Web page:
It is helpful to think of the BFM as a boundary marker. In the same way, geographical lines form boundaries around nations, confessional lines form boundaries around the truth. When there is a disagreement within the boundaries established by the BFM, Baptists know that it is time to defend the truth.
Let me mention one controversial example. For a very long time, Christians have disagreed about gender roles within the church and family. Controversy abounds on this topic because the Bible’s teachings on women and men sound hopelessly antiquated in a modern age.
What is crucial to understand is that the issue of gender roles is not supposed to be controversial within the SBC. Our convention has already spoken to this issue. One place that mentions this is Article VI, which says, “While both men and women are gifted for service in the church, the office of pastor is limited to men as qualified by Scripture.”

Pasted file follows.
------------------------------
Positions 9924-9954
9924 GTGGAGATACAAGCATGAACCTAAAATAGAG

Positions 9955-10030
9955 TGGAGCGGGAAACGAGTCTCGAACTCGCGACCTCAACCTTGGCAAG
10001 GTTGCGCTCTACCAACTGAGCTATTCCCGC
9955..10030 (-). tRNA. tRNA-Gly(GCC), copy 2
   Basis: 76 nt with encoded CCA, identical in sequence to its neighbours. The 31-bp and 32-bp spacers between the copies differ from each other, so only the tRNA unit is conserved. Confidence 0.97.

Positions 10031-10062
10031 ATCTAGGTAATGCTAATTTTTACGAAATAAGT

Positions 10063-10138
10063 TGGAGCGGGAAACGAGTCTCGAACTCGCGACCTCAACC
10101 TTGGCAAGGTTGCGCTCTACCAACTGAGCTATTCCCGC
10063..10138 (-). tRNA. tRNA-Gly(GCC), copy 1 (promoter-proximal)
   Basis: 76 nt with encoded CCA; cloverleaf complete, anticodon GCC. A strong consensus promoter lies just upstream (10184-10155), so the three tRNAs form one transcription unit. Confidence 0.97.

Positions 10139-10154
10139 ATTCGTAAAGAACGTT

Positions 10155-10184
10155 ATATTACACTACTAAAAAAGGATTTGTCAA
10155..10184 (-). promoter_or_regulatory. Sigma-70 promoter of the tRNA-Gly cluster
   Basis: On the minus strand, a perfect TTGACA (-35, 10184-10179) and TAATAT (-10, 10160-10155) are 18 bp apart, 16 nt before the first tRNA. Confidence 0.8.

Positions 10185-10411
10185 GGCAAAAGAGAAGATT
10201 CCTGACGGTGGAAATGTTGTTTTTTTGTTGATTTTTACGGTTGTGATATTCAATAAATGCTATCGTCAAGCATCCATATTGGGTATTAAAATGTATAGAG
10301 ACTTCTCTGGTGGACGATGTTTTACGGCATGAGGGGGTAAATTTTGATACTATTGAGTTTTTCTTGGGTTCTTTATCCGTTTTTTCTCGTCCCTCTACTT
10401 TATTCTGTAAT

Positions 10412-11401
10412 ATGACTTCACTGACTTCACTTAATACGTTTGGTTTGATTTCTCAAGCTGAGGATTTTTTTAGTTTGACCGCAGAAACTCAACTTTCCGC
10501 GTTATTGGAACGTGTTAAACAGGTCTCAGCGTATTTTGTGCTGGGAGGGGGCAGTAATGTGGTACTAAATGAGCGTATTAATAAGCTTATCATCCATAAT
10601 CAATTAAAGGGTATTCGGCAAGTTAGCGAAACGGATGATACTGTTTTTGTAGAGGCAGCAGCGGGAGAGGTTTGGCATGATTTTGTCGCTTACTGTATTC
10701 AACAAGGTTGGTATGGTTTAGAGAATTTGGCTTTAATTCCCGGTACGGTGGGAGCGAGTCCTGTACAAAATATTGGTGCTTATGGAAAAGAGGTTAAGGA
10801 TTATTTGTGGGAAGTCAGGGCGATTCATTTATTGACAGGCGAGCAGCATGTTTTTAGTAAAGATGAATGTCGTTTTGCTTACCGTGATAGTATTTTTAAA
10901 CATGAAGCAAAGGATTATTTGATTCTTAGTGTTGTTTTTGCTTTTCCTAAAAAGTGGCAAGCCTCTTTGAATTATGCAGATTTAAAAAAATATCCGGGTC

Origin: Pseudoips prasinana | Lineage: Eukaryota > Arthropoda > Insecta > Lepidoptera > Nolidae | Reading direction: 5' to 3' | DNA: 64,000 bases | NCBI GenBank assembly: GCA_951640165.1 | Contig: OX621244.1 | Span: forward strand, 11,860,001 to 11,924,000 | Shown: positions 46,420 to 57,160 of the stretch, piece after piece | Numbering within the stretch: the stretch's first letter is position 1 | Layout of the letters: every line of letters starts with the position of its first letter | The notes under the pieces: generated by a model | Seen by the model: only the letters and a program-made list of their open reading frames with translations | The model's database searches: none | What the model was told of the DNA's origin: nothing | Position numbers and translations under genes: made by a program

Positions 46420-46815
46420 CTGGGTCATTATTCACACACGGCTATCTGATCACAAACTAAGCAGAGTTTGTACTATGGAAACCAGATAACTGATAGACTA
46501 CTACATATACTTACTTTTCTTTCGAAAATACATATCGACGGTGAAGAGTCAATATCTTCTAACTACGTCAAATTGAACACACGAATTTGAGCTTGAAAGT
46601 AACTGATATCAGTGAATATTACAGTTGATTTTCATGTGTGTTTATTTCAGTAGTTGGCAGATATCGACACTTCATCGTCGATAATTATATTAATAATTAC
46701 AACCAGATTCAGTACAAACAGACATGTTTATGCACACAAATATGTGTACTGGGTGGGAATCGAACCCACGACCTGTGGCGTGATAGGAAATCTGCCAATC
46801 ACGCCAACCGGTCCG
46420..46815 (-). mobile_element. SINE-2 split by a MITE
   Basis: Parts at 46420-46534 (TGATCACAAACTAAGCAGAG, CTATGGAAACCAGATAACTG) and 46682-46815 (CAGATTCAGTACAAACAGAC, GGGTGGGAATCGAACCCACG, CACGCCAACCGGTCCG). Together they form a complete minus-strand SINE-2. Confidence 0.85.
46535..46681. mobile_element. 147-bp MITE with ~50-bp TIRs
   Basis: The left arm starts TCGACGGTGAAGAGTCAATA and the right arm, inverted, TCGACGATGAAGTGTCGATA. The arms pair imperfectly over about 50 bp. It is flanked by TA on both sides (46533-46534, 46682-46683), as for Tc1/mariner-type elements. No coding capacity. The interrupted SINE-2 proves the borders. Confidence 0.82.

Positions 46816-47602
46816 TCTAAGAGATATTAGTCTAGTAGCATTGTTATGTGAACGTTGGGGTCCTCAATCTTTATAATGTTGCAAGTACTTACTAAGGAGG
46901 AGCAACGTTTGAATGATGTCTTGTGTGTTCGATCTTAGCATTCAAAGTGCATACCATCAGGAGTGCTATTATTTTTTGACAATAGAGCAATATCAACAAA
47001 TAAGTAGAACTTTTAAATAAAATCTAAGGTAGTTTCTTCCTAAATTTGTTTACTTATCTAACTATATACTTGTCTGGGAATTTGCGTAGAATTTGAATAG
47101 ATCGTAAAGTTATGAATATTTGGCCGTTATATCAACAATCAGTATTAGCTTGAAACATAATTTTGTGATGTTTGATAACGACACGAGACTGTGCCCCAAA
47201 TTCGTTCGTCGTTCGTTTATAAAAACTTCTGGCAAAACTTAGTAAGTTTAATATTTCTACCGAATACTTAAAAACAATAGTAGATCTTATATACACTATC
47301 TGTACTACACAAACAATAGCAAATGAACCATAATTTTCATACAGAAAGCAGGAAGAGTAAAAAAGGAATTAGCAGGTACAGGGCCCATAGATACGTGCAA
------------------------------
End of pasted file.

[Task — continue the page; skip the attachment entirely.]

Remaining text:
The teaching on the exclusivity of male pastoral leadership has become a debate in the SBC in recent years. This is unfortunate. Being a Southern Baptist means you reject that women can be pastors. Of course, that leaves many other positions that women may fill in church leadership, and there is room for disagreement on those matters since they are not explicitly stated. But the pastoral question is settled law. If you believe differently, you should embrace your convictions, adopt a gracious spirit, and do your ministry outside of the bounds of the SBC. You could also change your view and serve happily within the convention. What you should not do is try to be sneaky or rebellious and behave in opposition to our confessional document.